Congenital adrenal hyperplasia

Congenital adrenal hyperplasia (CAH) is a group of autosomal recessive disorders characterized by impaired cortisol synthesis.[1] It results from the deficiency of one of the five enzymes required for the synthesis of cortisol in the adrenal cortex.[2] Most of these disorders involve excessive or deficient production of such hormones as glucocorticoids, mineralocorticoids, or sex steroids, and can alter development of primary or secondary sex characteristics in some affected infants, children or adults.[3] It is one of the most common autosomal recessive disorders in humans.[4][5][6]

Congenital adrenal hyperplasia
SpecialtyEndocrinology Edit this on Wikidata
SymptomsExcessive urination of sodium, virilism, early, delayed, or absent puberty, hyperandrogenism
Usual onsetBefore birth
DurationLifetime
CausesVariants in genes responsible the enzymes required for the synthesis of cortisol in the adrenal cortex

FormsEdit

CAH can be of various forms. The clinical presentation of each form is different and depends to a large extent on the underlying enzyme defect, it precursor retention and deficient products.[7] Classical forms appear in infancy, and non-classical forms appear in late childhood. The presentation in patients with classic CAH can be further subdivided into two forms: salt-wasting and simple-virilizing, depending on whether mineralocorticoid deficiency presents or absents, respectively.[8] However, this subtyping is often not clinically meaningful because all patients lose salt to some degree, and clinical presentations may overlap.[9]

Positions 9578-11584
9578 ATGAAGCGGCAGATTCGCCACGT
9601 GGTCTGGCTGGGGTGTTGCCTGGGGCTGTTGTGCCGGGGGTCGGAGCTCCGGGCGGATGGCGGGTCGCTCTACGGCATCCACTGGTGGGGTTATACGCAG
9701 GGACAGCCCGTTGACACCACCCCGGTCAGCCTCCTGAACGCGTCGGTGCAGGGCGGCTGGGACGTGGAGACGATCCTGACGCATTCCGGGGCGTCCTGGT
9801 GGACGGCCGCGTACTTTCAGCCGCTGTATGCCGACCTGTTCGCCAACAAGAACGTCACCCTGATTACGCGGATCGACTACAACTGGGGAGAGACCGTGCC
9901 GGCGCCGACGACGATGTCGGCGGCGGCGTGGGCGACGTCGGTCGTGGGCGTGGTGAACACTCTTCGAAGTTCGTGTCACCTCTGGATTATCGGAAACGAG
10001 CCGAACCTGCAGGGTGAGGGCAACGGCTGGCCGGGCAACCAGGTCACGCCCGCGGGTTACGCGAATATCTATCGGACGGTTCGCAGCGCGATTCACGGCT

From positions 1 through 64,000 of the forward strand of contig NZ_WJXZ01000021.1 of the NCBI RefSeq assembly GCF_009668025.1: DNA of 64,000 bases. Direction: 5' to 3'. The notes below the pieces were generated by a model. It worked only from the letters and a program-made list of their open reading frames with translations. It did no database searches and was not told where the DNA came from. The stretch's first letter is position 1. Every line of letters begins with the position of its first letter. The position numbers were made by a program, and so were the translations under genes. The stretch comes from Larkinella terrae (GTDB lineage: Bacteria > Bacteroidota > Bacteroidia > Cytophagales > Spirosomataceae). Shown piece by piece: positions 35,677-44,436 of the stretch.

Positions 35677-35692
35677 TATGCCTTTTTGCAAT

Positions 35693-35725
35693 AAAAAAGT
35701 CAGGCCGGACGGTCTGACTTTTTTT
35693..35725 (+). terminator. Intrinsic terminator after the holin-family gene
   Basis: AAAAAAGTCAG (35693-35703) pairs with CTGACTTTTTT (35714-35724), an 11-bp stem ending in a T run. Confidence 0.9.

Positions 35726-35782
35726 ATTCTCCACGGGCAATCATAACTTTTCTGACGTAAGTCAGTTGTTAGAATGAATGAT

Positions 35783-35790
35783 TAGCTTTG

ClassicEdit

Salt-wastingEdit

In 75% of cases of severe enzyme deficiency, insufficient aldosterone production can lead to salt wasting, failure to thrive, and potentially fatal hypovolemia and shock. The missed diagnosis of salt-loss CAH is related to the increased risk of early neonatal morbidity and death.[1]

Simple-virilizingEdit

The main feature of CAH in newborn female is the abnormal development of the external genitalia, which has varying degrees of virilization. According to clinical practice guidelines, for newborns found to have bilateral inaccessible gonads, CAH evaluation should be considered. If virilizing CAH cannot be identified and treated, both boys and girls may undergo rapid postnatal growth and virilization.[1]

Non-classicEdit